Cornstarch is a natural product used in cooking, but what’s surprising is there are Cornstarch Uses in the Garden. Find them in this article!
Cornstarch is a fine powder obtained from corn. It’s a popular thickening agent in recipes, and you can find it in almost every kitchen shelf. Beyond the kitchen, it’s also used in many home hacks. But do you know this natural ingredient is useful in your yard as well? Continue reading Cornstarch Uses in the Garden below to find out!
Check out our article on Vicks vapoRub uses in the garden here
Cornstarch Uses in the Garden
1. Repel Garden Pests
Sprinkle a layer of Cornstarch on the leaves of plants to get rid of worms. This chemical-free method will suffocate and make it difficult for insects to crawl on stems and leaves.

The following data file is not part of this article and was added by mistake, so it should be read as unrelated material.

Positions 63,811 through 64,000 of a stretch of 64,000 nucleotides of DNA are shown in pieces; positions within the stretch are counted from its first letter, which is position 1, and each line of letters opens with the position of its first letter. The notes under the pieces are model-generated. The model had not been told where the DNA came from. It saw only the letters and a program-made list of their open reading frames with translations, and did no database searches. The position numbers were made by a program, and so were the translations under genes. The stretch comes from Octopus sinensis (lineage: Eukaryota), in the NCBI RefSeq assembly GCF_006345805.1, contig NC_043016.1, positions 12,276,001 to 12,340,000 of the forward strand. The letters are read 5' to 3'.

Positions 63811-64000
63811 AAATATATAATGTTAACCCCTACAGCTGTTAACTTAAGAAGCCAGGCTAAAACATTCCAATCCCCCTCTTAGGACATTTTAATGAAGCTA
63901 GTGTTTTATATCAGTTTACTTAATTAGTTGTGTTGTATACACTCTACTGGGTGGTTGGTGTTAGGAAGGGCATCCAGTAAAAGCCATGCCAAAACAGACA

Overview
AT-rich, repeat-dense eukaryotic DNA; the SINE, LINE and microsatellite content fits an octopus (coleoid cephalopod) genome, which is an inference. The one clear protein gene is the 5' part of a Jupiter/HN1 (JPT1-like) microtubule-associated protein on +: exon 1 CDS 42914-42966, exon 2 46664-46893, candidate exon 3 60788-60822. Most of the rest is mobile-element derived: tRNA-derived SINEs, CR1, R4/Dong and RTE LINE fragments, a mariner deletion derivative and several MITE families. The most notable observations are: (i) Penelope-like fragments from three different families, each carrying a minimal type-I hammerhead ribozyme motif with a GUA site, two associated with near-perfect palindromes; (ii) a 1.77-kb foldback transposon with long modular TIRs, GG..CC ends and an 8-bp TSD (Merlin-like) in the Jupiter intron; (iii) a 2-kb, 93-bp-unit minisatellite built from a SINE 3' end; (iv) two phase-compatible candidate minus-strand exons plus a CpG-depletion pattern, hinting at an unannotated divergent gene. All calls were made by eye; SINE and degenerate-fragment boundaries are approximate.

2. Grow Seeds Faster
If you have planned to grow corn, tomatoes, or beans, then dip their seeds in a corn starch paste before planting. This cornstarch solution will keep the seeds warm and helps seeds to sprout quickly.
3. Improve Sandy Coastal Soil
According to research at North Carolina Agricultural and Technical State University, soil amendment such as corn starch, corn stalk, and cotton meal improve the soil structure and boost the root growth.
Corn starch contains the highest amount of dissolved organic carbon leached and soil penetration resistance.
4. Reduce Water Usage
Adding corn starch to container plants helps in restoring the moisture and minimize the frequent watering needs.
- Mix two tablespoons of corn starch in a one-gallon pot.
- For a five-gallon pot, add 1/4 cup of corn starch.
5. Control of Nitrogen Pollution
High urea inputs in the garden work as a pollutant and damages natural resources. According to a study, using corn starch can reduce the reactive nitrogen pollution caused by the urea application.
6. Effective Against Ants
Cornstarch can be very effective against ants. They get attracted and eat it but can’t digest it and die slowly. Plus, ants’ habit of taking their food back to their colony could ensure the rest of the ants are taken care of too. But it’s a slow process.